Album of the Week: Robert Plant, 'Carry Fire'


Robert Plant, 'Carry Fire'
Robert Plant, 'Carry Fire' (Courtesy of artist)
Mark Wheat - Album of the Week: Robert Plant, 'Carry Fire'
Download MP3
| 00:01:02

Let's face it, I can't be objective about this review. As the lead singer of one of my favorite bands of all time, Led Zeppelin, I've shared more good times and bad times with this man's voice than any other. It's admirable that he resists the constant pull of doing another re-union with that band and continues to forge on, building a creative solo career that has spanned eleven albums now.

In interviews he's quick to give credit to his band The Sensational Shape Shifters, who all work on other projects in his down time and come together with him to compose as a band. They do a great job here, weaving the many musical influences that he's used in the past, a strand of Americana, rhythms from North Africa and the Middle East, and even a searing guitar riff that his buddy Jimmy Page might be proud of on the second track, "New World". Robert's voice sounds awesome and his writing is spot on, dealing with romance in a non-cliched way, the process of aging and sharing of wisdom and on two tracks in particular, "Carving Up The World Again" and "Bones of Saints" struggling to understand the geo-political mess that we're in right now.

It's also noticeable that the record is paced and laid out to be listened to as a whole, an old school album that will definitely find its way on to my Top Ten of the year. It starts with perhaps the best track, although I find myself wondering if I say that because it sounds like one of Zep's pastoral acoustic songs, which I always enjoyed. There's that riffage on track two designed, perhaps, to suck in the doubting Zep fan. Then it builds majestically through the next four songs, where he shows his "way with words", on the beautiful piano ballad of the same name and culminates in the title track #7 which vies, appropriately, for best song honors. The only misstep is a lyric that does sound a little cliched on #10 'Bluebirds Over The Mountain', so tightened up by one track and it would have been perfect!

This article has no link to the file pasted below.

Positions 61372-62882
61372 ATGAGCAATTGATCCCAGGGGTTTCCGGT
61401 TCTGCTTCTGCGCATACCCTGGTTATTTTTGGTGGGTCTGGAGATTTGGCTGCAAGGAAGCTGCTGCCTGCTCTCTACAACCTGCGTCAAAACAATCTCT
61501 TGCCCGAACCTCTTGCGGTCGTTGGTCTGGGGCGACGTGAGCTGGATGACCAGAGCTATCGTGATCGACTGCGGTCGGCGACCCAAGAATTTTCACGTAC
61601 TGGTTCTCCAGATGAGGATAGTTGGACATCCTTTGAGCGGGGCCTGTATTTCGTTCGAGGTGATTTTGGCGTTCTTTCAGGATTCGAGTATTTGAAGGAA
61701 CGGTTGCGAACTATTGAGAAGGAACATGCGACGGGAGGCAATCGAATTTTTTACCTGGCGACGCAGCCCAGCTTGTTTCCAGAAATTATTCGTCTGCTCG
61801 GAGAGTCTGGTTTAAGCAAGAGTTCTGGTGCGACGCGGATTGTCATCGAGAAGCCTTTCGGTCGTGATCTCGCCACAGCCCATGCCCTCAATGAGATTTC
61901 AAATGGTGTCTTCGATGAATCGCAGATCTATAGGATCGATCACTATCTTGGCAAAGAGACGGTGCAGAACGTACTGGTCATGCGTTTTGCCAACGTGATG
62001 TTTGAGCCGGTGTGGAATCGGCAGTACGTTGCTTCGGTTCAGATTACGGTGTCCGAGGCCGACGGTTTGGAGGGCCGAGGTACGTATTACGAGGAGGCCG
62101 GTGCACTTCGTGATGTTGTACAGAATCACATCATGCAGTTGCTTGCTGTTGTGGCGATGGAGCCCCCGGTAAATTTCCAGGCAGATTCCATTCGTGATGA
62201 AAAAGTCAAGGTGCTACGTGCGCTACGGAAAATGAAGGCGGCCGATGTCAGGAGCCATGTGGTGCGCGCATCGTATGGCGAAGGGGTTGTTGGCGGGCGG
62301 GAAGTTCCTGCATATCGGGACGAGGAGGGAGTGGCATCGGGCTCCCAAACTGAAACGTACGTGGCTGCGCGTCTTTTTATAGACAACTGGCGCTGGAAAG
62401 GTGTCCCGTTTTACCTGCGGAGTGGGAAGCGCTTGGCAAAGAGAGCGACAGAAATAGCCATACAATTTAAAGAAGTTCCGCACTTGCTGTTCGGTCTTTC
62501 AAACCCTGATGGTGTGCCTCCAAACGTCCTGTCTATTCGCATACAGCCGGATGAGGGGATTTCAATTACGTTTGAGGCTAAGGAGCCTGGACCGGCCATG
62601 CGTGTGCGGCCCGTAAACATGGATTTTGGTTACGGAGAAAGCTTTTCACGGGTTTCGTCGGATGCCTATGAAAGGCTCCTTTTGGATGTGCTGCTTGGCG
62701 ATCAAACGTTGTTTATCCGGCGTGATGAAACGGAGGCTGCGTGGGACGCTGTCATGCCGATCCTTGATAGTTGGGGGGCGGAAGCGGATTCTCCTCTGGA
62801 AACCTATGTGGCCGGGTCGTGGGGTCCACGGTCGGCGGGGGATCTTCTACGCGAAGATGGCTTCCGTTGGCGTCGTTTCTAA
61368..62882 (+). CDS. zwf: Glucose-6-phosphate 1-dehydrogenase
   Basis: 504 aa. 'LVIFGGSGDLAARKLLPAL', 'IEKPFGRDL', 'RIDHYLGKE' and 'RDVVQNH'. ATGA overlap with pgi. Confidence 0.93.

At 69 he is certainly deserving of The Lifetime Achievement Award that has just been announced by the Americana Music Association UK. Think about it, who else of his generation is still making new music as vital and accomplished as this? He now has an enormously deep back catalog, including some of those hoary old Zep tunes which he has been known to spike into his live set. This should make for a spectacular show for all those who snapped up the tickets to his Orpheum Theater show on February 22, 2018, which sold out in a matter of minutes.


Robert Plant - Official Site

Related Stories

  • Rock and Roll Book Club: 'Led Zeppelin: All the Albums, All the Songs' Martin Popoff isn't the first writer to dice the Led Zeppelin catalog song-by-song, but his new book is a handy guide to one of the rock era's most important bodies of work.
  • Album Review: Robert Plant, 'lullaby and ... the Ceaseless Roar' Robert Plant's new album opens your ears and your mind to musical possibilities. It's American music reinvented by 21st-century world troubadours.
  • Interview: Robert Plant With a successful career spanning more than 45 years, Robert Plant isn't just a talented musician; he's a rock legend. Plant recently caught up with United States of Americana host Bill DeVille to talk about his new album, <em>Lullaby And... The Ceaseless Roar</em>.
  • Album Review: Robert Plant - Band Of Joy Next to Elvis, Lennon, McCartney, Bowie, Morrison, Dylan and Hendrix, Robert Plant is one of the most recognizable voices in the history of rock'n'roll. Robert Plant could easily refrain from ever releasing another track to the public and avoid the scrutiny of die-hard Zeppelin fans who want nothing more than a re-hashed version of "The Battle of Evermore." Instead, Plant continues to take risks and release new music that piques the interest of fans across genres.
  • Musicheads Essentials: Led Zeppelin III Led Zeppelin's influence on modern music is undeniable but... which of their LPs is essential? 1970's "III" was the last breath taken by a band who were still mere mortals, mates from the Midlands trying hard to make a career out of this fledgling rock industry.

comments powered by Disqus